Here is a conversation between Jeffrey (Developer) and Marc (IT Admin) working for ECorp Ltd.
Looks familiar? Take a look in your Azure Active directory, how many applications do you have there? In an ideal world you maintain an inventory of all these applications somewhere in your asset management database so that you know who is the owner of the Application and what it is used for and what API permissions are granted. As for the client secret, this should be stored in a Vault.
Now we trust Jeffrey that he will take good care of the client secret, but what if for whatever reason that client secret gets in the wrong hands and is then used by someone to access information from the outside?
What we need is monitoring the use of the Application and alert when it is being used from an unknown location. The good news, service-principal sign-ins is in public preview right now. Within the Azure Active Directory portal, navigate to Monitoring, Sign-ins.
Great, so we can now see when the application was used and from where. The following information is stored in the AADServicePrincipalSignInLogs
|AppId||string||Unique GUID representing the app ID in the Azure Active Directory|
|Category||string||Category of the sign-in event|
|CorrelationId||string||ID to provide sign-in trail|
|DurationMs||long||The duration of the operation in milliseconds|
|Id||string||Unique ID representing the sign-in activity|
|Identity||string||The identity from the token that was presented when you made the request. It can be a user account, system account, or service principal|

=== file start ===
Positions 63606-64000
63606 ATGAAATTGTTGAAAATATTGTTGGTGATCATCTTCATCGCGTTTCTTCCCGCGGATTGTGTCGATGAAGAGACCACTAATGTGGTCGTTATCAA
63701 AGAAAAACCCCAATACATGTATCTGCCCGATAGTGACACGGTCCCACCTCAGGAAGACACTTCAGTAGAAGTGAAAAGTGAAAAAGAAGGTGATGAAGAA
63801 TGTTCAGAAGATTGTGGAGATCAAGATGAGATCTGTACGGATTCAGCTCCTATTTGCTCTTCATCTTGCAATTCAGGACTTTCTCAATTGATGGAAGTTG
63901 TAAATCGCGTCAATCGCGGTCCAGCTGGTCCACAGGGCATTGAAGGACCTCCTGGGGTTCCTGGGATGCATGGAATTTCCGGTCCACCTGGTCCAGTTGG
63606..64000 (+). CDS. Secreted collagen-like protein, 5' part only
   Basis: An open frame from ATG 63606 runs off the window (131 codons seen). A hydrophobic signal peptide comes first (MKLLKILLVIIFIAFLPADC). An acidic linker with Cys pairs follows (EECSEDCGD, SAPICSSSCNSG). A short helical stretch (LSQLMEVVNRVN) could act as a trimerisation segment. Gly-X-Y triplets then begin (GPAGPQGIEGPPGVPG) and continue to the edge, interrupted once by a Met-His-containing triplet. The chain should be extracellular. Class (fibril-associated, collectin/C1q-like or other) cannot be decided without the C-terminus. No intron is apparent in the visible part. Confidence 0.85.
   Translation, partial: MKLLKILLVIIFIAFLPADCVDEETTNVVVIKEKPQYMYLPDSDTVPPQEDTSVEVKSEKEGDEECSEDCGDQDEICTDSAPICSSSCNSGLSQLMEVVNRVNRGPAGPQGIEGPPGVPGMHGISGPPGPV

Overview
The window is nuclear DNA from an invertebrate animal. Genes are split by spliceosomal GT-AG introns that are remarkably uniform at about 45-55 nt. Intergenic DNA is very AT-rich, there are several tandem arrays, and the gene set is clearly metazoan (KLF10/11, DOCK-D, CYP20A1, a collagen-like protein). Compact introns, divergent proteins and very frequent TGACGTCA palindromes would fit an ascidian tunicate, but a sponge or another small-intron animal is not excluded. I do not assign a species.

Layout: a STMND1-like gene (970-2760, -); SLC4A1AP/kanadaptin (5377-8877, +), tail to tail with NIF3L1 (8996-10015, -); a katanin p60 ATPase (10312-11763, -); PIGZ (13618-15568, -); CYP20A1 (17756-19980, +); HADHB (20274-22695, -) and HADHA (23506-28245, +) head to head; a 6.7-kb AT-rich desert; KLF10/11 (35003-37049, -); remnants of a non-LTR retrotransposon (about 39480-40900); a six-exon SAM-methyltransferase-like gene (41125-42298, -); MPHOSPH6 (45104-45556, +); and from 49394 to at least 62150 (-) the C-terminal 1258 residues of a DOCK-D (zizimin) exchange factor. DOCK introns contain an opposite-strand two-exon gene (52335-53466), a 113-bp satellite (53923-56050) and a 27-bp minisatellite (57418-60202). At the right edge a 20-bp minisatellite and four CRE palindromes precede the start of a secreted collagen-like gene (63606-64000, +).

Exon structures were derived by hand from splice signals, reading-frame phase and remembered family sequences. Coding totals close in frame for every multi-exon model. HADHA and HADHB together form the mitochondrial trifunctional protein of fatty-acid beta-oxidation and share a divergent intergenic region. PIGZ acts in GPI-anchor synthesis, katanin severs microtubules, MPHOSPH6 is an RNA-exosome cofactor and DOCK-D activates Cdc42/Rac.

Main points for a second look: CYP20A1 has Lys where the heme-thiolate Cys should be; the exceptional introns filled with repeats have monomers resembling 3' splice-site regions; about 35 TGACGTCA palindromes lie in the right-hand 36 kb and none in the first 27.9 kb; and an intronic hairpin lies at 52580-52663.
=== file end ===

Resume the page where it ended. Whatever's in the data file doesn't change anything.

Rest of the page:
|IPAddress||string||IP address of the client used to sign in|
|Level||string||The severity level of the event|
|Location||string||The region of the resource emitting the event|
|LocationDetails||string||Details of the sign-in location|
|OperationName||string||For sign-ins, this value is always Sign-in activity|
|OperationVersion||string||The REST API version that’s requested by the client|
|ResourceDisplayName||string||Name of the resource that the service principal signed into|
|ResourceGroup||string||Resource group for the logs|
|ResourceIdentity||string||ID of the resource that the service principal signed into|
|ResultDescription||string||Provides the error description for the sign-in operation|
|ResultSignature||string||Contains the error code, if any, for the sign-in operation|
|ResultType||string||The result of the sign-in operation can be Success or Failure|
|ServicePrincipalId||string||ID of the service principal who initiated the sign-in|
|ServicePrincipalName||string||Service Principal Name of the service principal who initiated the sign-in|
|SourceSystem||string||Details of source system of the object being provisioned|
|TimeGenerated||datetie||The date and time of the event in UTC|
|Type||string||The name of the table|
To monitor these events with Azure Sentinel, we first need to update the AzureAD connector configuration right?
But wait, where are the additional logs? When you first enabled and configured the AzureAD connector, the configuration is stored within the Diagnostic Settings of AzureAD as shown below.
Click on Edit, and we now see the additional logs, enable them and save the configuration.
After a while we see the logs from AADServicePrincipalSignInLogs
coming into Azure Sentinel.
Below is the query for the scheduled Query rule in Azure Sentinel. The query will return all logs of the service principal sign-in that do not originate from a known IP address.
After setting up the scheduled query rule and accessing the application from two other different locations an incident is created in Azure Sentinel.